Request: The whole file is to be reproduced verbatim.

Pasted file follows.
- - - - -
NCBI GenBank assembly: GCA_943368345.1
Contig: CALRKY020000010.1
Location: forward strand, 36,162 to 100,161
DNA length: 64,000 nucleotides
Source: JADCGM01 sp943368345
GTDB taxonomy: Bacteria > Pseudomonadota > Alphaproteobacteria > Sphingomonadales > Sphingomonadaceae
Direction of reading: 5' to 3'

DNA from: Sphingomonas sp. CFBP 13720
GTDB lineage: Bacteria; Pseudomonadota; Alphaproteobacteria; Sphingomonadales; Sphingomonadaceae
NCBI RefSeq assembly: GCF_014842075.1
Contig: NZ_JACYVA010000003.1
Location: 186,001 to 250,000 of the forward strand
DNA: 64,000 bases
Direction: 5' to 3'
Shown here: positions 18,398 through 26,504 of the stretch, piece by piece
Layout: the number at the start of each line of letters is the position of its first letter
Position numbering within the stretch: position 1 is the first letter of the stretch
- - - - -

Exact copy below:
NCBI GenBank assembly: GCA_943368345.1
Contig: CALRKY020000010.1
Location: forward strand, 36,162 to 100,161
DNA length: 64,000 nucleotides
Source: JADCGM01 sp943368345
GTDB taxonomy: Bacteria > Pseudomonadota > Alphaproteobacteria > Sphingomonadales > Sphingomonadaceae
Direction of reading: 5' to 3'

DNA from: Sphingomonas sp. CFBP 13720
GTDB lineage: Bacteria; Pseudomonadota; Alphaproteobacteria; Sphingomonadales; Sphingomonadaceae
NCBI RefSeq assembly: GCF_014842075.1
Contig: NZ_JACYVA010000003.1
Location: 186,001 to 250,000 of the forward strand
DNA: 64,000 bases
Direction: 5' to 3'
Shown here: positions 18,398 through 26,504 of the stretch, piece by piece
Layout: the number at the start of each line of letters is the position of its first letter
Position numbering within the stretch: position 1 is the first letter of the stretch